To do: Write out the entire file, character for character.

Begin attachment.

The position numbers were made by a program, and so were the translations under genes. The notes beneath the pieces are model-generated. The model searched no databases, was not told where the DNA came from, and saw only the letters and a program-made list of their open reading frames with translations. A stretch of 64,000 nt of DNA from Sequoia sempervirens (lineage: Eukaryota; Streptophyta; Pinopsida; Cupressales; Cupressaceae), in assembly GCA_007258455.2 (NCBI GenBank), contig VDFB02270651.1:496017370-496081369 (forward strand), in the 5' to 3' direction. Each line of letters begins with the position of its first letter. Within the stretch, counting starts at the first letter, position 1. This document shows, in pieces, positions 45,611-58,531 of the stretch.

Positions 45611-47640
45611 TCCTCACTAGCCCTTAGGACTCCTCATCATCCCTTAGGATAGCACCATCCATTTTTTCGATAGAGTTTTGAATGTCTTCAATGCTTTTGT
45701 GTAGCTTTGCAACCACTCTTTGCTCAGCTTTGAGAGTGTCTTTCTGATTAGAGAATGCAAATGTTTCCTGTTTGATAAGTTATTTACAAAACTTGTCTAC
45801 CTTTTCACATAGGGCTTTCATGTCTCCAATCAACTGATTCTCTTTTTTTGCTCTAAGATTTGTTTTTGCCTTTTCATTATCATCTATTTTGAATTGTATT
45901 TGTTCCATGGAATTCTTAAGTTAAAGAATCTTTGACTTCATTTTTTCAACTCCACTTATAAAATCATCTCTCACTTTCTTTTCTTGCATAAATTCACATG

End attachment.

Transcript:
The position numbers were made by a program, and so were the translations under genes. The notes beneath the pieces are model-generated. The model searched no databases, was not told where the DNA came from, and saw only the letters and a program-made list of their open reading frames with translations. A stretch of 64,000 nt of DNA from Sequoia sempervirens (lineage: Eukaryota; Streptophyta; Pinopsida; Cupressales; Cupressaceae), in assembly GCA_007258455.2 (NCBI GenBank), contig VDFB02270651.1:496017370-496081369 (forward strand), in the 5' to 3' direction. Each line of letters begins with the position of its first letter. Within the stretch, counting starts at the first letter, position 1. This document shows, in pieces, positions 45,611-58,531 of the stretch.

Positions 45611-47640
45611 TCCTCACTAGCCCTTAGGACTCCTCATCATCCCTTAGGATAGCACCATCCATTTTTTCGATAGAGTTTTGAATGTCTTCAATGCTTTTGT
45701 GTAGCTTTGCAACCACTCTTTGCTCAGCTTTGAGAGTGTCTTTCTGATTAGAGAATGCAAATGTTTCCTGTTTGATAAGTTATTTACAAAACTTGTCTAC
45801 CTTTTCACATAGGGCTTTCATGTCTCCAATCAACTGATTCTCTTTTTTTGCTCTAAGATTTGTTTTTGCCTTTTCATTATCATCTATTTTGAATTGTATT
45901 TGTTCCATGGAATTCTTAAGTTAAAGAATCTTTGACTTCATTTTTTCAACTCCACTTATAAAATCATCTCTCACTTTCTTTTCTTGCATAAATTCACATG